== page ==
The issue isn’t so much that our system of policy-making has a baked-in superficiality. Well, it is that. But it’s also that that crucial issues drop down the agenda merely because they bear the brand of another MP.

If there were a policy graveyard, it would be littered with epitaphs to government campaigns owing their origin as much to the politician promoting them as the issue itself. Political protagonism is the death of policy. Step forward William Hague on preventing sexual violence in conflict. Remember that? Or Amber Rudd for her work on FGM. More latterly, Jeremy Hunt’s superb efforts on Christian persecution (which FCO mandarins sought to knee-cap from the start). Did someone say Big Society?

It’s a long list. We haven’t solved these problems yet, by the way. We just don’t hear about them any more. Someone else’s “thing”.

But this isn’t a piece about how indignant we all should be. It is merely to say that some issues are bigger than the people promoting them. I don’t think it’s controversial or earnest to insist that eradicating slavery is too important to become the property of a single government or politician. Yes, Theresa May did great work highlighting it. But the real surprise is that it wasn’t picked up before. It’s hardly a new phenomenon. More surprising still, perhaps, is that, despite the May premiership, it is still a long way from being an embedded government priority. If this seems hyperbolic to you, I’d be interested in how you explain the weekend’s news about a woman who was repeatedly trafficked for “sex” after Home Office failures.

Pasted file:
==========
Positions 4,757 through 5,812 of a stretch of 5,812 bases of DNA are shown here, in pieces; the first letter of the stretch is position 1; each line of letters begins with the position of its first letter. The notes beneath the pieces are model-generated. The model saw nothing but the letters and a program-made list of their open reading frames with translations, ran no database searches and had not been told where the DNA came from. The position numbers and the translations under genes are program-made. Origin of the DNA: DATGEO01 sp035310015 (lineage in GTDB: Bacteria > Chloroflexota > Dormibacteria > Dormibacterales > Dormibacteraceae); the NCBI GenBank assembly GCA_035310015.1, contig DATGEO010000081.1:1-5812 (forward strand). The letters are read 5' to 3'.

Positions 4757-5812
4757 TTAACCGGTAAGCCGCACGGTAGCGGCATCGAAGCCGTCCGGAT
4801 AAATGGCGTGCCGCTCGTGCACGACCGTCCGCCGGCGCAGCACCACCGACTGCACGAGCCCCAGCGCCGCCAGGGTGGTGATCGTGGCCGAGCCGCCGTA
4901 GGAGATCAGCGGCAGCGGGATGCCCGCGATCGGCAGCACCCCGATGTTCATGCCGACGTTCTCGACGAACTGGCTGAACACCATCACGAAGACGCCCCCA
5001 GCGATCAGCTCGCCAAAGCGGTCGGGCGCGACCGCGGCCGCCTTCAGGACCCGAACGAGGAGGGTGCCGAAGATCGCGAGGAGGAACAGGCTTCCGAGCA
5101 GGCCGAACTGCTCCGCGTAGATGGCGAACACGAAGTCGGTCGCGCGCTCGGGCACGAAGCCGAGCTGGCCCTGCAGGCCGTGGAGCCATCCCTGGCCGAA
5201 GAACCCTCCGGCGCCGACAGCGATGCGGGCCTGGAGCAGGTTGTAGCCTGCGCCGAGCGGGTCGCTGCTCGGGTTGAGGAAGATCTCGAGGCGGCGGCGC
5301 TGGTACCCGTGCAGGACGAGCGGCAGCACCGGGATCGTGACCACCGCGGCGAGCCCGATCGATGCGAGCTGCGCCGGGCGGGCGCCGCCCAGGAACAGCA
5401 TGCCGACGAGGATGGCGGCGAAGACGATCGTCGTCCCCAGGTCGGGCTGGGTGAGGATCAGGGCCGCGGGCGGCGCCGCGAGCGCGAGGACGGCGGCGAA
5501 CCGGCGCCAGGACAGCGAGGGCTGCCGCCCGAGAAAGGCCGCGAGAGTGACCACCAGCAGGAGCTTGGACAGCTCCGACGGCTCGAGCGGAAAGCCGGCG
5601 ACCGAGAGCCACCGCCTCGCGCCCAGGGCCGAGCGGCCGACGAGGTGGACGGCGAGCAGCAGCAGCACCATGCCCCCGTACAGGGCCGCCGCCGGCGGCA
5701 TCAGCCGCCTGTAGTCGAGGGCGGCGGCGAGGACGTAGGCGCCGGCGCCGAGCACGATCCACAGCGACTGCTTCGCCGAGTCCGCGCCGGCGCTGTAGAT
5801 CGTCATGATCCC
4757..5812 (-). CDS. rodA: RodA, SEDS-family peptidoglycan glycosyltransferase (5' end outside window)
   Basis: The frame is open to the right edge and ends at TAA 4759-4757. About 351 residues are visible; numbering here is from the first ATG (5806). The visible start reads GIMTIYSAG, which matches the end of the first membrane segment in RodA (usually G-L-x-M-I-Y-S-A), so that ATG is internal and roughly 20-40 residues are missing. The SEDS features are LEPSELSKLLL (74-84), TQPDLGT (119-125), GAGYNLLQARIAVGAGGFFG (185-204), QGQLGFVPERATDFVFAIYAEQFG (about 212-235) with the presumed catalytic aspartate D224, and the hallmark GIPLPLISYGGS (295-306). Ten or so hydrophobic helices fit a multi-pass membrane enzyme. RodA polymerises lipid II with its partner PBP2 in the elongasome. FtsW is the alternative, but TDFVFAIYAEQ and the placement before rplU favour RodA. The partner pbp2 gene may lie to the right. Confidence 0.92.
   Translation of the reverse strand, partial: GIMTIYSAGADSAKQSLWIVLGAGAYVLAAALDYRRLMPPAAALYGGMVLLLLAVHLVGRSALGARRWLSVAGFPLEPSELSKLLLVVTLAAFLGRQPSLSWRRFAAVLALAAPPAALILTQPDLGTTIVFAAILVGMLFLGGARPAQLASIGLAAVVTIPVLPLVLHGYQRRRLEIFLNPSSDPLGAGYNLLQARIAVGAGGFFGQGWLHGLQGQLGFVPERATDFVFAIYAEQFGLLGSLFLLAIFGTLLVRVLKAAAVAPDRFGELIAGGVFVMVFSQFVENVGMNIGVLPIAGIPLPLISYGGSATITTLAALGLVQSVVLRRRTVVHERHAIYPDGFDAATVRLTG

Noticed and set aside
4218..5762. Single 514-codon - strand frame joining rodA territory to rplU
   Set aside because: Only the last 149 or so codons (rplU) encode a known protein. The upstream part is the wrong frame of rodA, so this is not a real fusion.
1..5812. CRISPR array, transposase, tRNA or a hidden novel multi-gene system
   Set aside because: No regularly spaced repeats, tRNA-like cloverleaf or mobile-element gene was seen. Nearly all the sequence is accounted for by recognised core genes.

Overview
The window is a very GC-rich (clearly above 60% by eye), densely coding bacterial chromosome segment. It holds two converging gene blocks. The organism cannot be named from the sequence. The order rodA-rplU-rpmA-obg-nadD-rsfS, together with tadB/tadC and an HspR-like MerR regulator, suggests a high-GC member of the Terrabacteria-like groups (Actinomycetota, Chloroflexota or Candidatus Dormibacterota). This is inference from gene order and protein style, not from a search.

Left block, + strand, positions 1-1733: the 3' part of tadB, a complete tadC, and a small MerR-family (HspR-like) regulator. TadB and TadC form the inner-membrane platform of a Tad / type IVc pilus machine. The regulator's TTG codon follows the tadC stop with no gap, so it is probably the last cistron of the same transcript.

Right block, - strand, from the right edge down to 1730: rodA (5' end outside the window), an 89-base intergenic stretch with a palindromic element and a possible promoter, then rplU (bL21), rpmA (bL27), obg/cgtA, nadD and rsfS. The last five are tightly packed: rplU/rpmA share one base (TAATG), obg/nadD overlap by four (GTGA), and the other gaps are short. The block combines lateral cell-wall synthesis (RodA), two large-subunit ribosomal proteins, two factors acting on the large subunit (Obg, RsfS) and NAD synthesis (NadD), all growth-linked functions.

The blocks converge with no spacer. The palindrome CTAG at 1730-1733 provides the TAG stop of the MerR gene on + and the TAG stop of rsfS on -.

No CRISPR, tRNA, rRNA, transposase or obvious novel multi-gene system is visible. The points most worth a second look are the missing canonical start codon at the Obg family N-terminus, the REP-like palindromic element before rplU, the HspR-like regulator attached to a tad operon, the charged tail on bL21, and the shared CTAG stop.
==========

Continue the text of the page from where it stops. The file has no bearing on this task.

After all, over 40 million people are reckoned to be enslaved. Forty million, for pity’s sake. The prospect that the UK’s modern abolition effort might end up buried in a Theresa-May-shaped coffin is a worry, to put it mildly.

Greta Thunberg isn’t helping either. She’s absolutely bossing the sustainability agenda (that’s what slavery comes under in the business world, in case you were wondering). By the time she’s through berating hordes of masochistic elite about the climate, there’s no time left to discuss the enslavement of human beings. One well-known businessman lamented this as the Greta Effect. Depressing, but you have to hand it to her: she’s effective.